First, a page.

The ASAE is a Washington, D.C.-based organization of nearly 22,000 executives (who manage leading trade associations, individual membership societies, and voluntary organizations in the United States and 50 other countries) and industry partners who supply products and services to the association community.

BSA tour permits are required for unit trips

Scout units planning trips are required to file an application for a tour permit with their Scout council office.

For trips of less than 500 miles one way, unit leaders should submit a Local Tour Permit Application (No. 34426E). Trips of 500 miles or more one way from home or that cross national boundaries and enter into the territory of other nations require a National Tour Permit Application (No. 4419B), to be approved by both the local Scout council and the BSA regional service center.

Applications are available from Scout council service centers or can be downloaded from (The Web site also includes an "Online Application Assistant" tutorial for help in filling out a form correctly.)

After receiving an approved tour permit, unit leaders may be required to show it to Scout officials and other authorized persons on their trip, such as for overnight camping on council properties and military bases.

In addition to keeping the Scout council informed of unit activities, a tour permit serves other useful functions:

  • The application process assists units in planning a safe, interesting, and enjoyable trip. (The latest Local and National Tour Permit Applications include the requirement that at least one adult on the trip has had Youth Protection training, which can be taken online through participating local council Web sites.)
  • The Scout council office knows where to contact unit members in case of emergencies.
  • Officials in state and federal parks are assured that touring and camping Scout groups have official BSA status. (Some locations may require a tour permit for entry.)

Cub Scout leaders often wonder if short den trips and outings require a local tour permit. The answer is to check with your local Scout council service center regarding local policy on any trip you are planning.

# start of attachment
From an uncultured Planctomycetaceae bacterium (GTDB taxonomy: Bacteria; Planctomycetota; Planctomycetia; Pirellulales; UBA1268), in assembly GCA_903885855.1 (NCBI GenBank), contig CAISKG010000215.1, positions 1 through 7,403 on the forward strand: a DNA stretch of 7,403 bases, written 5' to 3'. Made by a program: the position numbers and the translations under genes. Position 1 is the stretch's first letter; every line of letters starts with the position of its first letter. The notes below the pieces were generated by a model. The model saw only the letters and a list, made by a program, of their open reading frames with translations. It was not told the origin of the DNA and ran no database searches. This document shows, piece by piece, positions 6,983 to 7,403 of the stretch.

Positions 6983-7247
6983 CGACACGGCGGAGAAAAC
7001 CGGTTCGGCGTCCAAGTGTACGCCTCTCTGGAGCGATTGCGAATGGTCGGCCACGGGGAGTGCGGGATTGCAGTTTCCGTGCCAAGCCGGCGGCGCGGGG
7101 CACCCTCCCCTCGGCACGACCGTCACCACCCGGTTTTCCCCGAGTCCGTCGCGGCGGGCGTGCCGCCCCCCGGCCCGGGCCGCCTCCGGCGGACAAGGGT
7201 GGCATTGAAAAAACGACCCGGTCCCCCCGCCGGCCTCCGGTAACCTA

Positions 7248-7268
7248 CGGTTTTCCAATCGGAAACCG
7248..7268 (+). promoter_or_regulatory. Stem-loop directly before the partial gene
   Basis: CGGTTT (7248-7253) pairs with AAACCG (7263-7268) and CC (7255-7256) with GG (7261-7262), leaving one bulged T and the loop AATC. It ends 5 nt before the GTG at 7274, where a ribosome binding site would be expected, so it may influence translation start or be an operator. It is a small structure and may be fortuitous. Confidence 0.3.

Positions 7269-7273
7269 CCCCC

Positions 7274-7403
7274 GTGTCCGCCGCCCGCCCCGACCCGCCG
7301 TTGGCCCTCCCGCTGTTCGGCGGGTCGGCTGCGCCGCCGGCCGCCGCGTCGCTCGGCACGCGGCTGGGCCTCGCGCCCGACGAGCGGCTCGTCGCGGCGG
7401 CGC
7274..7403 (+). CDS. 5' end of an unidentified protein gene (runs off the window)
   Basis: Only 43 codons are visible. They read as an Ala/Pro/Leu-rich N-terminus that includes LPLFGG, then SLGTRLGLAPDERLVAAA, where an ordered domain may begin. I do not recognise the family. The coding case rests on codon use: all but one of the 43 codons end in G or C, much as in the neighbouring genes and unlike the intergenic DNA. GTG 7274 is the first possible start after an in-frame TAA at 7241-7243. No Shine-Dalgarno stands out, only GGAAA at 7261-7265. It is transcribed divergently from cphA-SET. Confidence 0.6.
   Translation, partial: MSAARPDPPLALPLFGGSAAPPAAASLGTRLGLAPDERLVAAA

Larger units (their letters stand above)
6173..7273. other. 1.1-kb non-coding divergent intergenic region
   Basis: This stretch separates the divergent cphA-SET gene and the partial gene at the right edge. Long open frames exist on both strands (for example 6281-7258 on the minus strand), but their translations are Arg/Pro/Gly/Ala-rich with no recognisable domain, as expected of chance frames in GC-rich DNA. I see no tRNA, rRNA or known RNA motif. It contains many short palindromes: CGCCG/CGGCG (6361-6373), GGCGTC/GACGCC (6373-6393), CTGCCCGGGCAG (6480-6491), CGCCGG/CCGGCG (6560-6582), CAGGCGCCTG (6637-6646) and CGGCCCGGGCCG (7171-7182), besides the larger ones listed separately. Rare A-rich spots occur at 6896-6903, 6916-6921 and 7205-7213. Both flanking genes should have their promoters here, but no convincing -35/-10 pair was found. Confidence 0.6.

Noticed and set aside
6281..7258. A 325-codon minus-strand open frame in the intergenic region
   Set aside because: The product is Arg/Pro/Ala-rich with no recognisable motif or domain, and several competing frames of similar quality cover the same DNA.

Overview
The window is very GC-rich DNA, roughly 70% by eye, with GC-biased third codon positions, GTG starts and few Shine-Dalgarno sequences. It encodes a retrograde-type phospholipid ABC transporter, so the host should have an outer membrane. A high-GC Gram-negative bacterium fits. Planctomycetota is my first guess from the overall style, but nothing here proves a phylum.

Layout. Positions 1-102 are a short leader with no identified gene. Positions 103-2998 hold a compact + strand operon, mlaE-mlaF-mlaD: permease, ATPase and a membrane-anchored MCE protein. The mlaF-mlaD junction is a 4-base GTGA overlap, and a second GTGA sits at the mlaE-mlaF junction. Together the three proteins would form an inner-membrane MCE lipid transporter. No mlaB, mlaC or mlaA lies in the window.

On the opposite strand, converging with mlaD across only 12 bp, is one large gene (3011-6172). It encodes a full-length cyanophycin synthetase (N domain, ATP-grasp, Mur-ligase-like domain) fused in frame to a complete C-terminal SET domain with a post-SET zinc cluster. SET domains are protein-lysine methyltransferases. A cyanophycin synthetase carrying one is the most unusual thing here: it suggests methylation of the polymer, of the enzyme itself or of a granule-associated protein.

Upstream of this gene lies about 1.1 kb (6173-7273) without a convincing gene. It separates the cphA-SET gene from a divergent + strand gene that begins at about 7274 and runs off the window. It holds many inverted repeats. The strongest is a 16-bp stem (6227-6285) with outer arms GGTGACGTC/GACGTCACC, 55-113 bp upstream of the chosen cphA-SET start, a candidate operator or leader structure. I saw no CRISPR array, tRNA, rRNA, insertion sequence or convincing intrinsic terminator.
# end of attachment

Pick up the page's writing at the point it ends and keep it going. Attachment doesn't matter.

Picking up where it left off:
The BSA publication Tours and Expeditions (No. 33737D) is recommended reading for leaders before filling out a tour permit application. It covers the key steps for planning and organizing trips, necessary equipment, health and safety concerns (including transportation), and where to find additional information.

Trip leaders should also review the Guide to Safe Scouting (No. 34416E), which lists approved activities and safety standards required for Scout youth participation. The full text of the guide is available on the BSA national Web site at

Subscribe Online to Scouting Magazine

All BSA registered adult volunteers receive Scouting magazine as part of their $10 annual registration fee.

However, for only $9.95, nonregistered individuals can purchase a one-year subscription to Scouting (six issues) online at:

Potential subscribers include Scout parents (who are not registered leaders) and others, such as members of organizations that use the Scouting program; Scouting friends, supporters, and contributors; and educators, public officials, administrators, and all other interested parties. Issues of the magazine are January-February, March-April, May-June, September, October, and November-December.